The online dictionary gives this definition: The state or condition of having little or no money, goods, or means of support; condition of being poor.
How many of you have met people who are truly poor? I mean - NO money, NO goods, and NO means of support? It's overwhelming to look into the eyes of an impoverished person not because of what is seen, but because of what is not seen - hope.
Here in America we've become dependent on the government. If we're poor, we depend on food stamps, Medicare, subsidies, and giveaways. The middle-class and wealthy do the same thing - we depend on the government to take care of the poor! Here in California, public schools have continued to provide breakfast and lunch to many of the state's poorest children during the summer months. Money that could (and should) be going to actual education goes to feeding the poor (who are rich by third world measures).
What has happened to our hearts? When did we stop caring for one another, checking in on our neighbors, helping family members in crisis, and reaching out to the poor and indigent? To those who complain about the "bleeding heart liberals" and the government giveaways, let me ask you; are you doing your part?
The government in South Africa is widely corrupt. I visited a couple of the poorest communities and I traveled past many, many more and they get little or no help from the government. The poorest live in aluminum sheds that are roughly 6 feet by 6 feet square boxes. Some are slightly larger - perhaps 8 feet by 8 feet.
I saw a 2-year-old boy named MoFo who can't walk. His disability? Malnutrition! I'm so ashamed of us. People around the world are dying of completely preventable diseases like malnutrition, starvation, water-borne illnesses, and AIDS while we complain about slow internet connections, or what kind of music we should sing during our church services.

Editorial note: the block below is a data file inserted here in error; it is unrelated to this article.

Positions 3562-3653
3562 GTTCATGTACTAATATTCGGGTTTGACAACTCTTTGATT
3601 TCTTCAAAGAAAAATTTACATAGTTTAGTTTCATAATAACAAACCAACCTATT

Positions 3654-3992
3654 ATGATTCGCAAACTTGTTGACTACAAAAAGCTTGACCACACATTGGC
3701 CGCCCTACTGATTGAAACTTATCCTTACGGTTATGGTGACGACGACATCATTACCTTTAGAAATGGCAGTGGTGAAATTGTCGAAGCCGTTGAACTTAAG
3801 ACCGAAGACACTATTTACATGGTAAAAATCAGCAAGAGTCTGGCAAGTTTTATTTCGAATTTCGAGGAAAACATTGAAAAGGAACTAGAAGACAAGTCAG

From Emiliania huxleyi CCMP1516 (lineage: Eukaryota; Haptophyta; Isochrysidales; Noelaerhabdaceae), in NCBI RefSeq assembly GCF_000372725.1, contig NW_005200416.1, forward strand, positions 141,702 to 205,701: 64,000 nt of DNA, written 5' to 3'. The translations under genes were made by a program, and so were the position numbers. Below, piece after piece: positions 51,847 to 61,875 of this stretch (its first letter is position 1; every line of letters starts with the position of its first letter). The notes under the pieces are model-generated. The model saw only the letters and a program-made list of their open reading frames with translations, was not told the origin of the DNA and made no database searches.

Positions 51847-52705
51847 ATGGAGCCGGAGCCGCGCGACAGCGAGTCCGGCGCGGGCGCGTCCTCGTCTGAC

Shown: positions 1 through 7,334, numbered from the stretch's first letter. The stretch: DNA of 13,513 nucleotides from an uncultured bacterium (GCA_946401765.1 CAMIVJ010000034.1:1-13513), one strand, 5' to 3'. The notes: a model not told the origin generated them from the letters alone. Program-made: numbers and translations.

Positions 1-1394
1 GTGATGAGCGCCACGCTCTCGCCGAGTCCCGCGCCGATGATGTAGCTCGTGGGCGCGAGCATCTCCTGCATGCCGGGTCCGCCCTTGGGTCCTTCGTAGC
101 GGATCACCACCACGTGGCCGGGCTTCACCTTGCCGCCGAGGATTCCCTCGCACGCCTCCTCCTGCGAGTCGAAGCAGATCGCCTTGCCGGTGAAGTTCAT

I spent a couple of days working in the community daycares. Imagine 12-15 three and four-year-olds sitting in a tiny shed to learn and eat their lunch. It's heartbreaking.
Refilwe is not just an orphanage, but it is a conduit for education and change. The South African government policy of racial segregation known as Apartheid was officially denounced in 1992, although Nelson Mandela worked tirelessly (even from prison) for many years prior to promote racial equality. Refilwe teachers work alongside the community teachers to break the cycle of education inequality and to reverse the stinkin' thinkin' that Apartheid instilled in the minds of South African blacks.
For many generations the best that South African blacks could hope for was just enough education to get a job working for the wealthy white Afrikaans. It's taken a while for some blacks to understand the importance of sending their children to school. The teachers at Refilwe work tirelessly to break the cycle of poverty, and are invested in the hope for a better life for all South Africans - black and white.
To donate to Giana and Refilwe:
Northside Christian Church
Attn: Giana Stoeckel - Africa
2709 E. Nees Ave.
Clovis, CA 93611